Another item that demonstrates student choice is this ThingLink I made for the environmental classes on sharks. It has proven to be quite popular and effective so far.
This year's first CCA exam was completely online and allowed students to choose a biome for research.
Also, here is a lesson in which the kids get to choose from a selection of online games relating to cells and then rate each game according to a rubric. It went very well as the kids worked/played up to the bell every time.
#60/#61/#62/#63 Lesson plan that provides a varied list of resources and allows for differentiation while providing resources beyond which are provided at school.
Linked is a Cellular Tic Tac Toe board/assignment in which the kids choose an activity and web tool based on preference and ability.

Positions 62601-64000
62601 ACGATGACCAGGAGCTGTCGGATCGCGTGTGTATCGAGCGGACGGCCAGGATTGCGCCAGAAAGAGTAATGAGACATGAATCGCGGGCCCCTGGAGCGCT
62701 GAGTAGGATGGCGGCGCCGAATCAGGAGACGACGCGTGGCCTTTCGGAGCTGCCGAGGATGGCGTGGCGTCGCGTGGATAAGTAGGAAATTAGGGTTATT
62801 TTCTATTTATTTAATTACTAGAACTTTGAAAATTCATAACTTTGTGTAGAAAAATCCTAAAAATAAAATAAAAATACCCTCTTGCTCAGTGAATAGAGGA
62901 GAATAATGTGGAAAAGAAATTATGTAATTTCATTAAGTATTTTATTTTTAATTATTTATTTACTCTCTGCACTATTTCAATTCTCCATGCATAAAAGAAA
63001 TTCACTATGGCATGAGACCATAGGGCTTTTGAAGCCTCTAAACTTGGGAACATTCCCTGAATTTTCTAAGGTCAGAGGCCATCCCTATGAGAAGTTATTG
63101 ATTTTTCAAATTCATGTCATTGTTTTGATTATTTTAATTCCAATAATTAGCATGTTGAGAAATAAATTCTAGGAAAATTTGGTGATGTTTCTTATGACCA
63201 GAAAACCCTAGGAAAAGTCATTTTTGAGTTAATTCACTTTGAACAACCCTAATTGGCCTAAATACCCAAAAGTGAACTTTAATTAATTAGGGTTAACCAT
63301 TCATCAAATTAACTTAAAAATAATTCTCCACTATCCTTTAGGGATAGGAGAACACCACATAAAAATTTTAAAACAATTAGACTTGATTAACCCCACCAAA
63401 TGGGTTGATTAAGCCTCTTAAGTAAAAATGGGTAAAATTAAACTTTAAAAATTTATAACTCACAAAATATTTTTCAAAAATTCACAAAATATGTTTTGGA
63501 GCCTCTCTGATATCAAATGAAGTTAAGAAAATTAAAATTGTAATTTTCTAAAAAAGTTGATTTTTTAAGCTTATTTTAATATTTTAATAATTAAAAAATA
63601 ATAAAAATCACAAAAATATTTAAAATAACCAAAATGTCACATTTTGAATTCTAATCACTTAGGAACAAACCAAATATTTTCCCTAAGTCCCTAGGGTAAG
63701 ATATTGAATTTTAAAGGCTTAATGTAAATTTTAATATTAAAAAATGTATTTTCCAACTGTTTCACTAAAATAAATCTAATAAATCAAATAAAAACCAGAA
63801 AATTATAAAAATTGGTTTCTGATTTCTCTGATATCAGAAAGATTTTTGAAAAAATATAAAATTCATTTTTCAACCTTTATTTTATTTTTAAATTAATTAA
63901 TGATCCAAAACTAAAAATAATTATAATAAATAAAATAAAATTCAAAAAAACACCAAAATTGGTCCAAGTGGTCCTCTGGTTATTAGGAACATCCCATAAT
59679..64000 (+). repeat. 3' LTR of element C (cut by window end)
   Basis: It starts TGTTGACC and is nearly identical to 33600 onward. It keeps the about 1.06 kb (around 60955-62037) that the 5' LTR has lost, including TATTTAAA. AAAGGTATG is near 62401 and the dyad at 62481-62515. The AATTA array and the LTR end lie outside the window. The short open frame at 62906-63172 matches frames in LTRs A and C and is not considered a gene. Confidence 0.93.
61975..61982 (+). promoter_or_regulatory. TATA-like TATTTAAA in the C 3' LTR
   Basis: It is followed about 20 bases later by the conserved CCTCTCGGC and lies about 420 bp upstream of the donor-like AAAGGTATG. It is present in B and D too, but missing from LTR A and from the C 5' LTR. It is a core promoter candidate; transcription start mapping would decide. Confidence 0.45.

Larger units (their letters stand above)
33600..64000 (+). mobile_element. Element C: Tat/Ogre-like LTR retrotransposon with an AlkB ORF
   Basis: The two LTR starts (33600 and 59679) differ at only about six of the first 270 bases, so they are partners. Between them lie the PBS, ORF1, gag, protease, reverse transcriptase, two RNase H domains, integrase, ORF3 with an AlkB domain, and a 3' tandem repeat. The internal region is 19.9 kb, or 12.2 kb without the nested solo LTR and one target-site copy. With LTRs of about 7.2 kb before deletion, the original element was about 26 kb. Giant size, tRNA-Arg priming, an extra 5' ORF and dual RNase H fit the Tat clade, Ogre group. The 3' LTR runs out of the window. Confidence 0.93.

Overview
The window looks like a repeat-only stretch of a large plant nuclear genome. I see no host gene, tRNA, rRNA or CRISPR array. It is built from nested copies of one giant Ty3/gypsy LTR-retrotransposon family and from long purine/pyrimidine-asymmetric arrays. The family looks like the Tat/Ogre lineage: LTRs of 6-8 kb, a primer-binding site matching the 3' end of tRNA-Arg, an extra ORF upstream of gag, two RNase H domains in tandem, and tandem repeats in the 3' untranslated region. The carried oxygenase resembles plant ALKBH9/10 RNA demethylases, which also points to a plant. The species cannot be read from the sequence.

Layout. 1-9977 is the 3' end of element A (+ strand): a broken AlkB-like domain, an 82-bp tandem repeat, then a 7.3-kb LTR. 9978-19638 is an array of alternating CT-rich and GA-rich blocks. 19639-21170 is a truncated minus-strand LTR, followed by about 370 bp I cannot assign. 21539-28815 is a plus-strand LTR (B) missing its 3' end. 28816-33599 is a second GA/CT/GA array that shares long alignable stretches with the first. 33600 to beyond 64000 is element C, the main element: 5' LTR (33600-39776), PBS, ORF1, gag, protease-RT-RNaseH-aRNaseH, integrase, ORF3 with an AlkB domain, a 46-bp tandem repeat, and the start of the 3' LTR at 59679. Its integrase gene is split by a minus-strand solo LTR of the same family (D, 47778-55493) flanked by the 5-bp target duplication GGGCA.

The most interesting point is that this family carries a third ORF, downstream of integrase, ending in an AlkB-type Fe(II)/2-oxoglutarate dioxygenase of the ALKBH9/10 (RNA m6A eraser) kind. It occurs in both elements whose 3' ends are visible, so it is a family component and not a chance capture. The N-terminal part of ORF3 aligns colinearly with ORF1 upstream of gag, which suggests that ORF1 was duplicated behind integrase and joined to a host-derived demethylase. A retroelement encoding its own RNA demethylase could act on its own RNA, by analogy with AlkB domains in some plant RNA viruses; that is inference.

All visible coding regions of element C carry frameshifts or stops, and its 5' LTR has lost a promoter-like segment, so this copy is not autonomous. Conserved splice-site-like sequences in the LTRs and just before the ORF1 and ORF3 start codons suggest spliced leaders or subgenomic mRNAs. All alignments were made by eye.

#68: Assessment that students helped to create.
This is a page we created (Kristen Ewing) in which students would first take short quizzes based on ecological YouTube videos and then create their own quizzes for additional videos using the blubbr.tv site. We also made a page for Biochemistry.
#67 and #69: Teacher created assessment that has authentic real-world application.
With this activity, I tried to build upon the Val Lee training by having the students read articles that relate biochemical terms to real world topics such as global warming, diet and organic vs. inorganic foods. Classes were also able to choose the article and web tool they would use to create a presentation for assessment. Tutorial links are provided for each web tool near the bottom of the page.
The link above is the performance/presentation rubric I used throughout the year. I have also created blubbr.tv quizzes to model the quiz building activities described in #68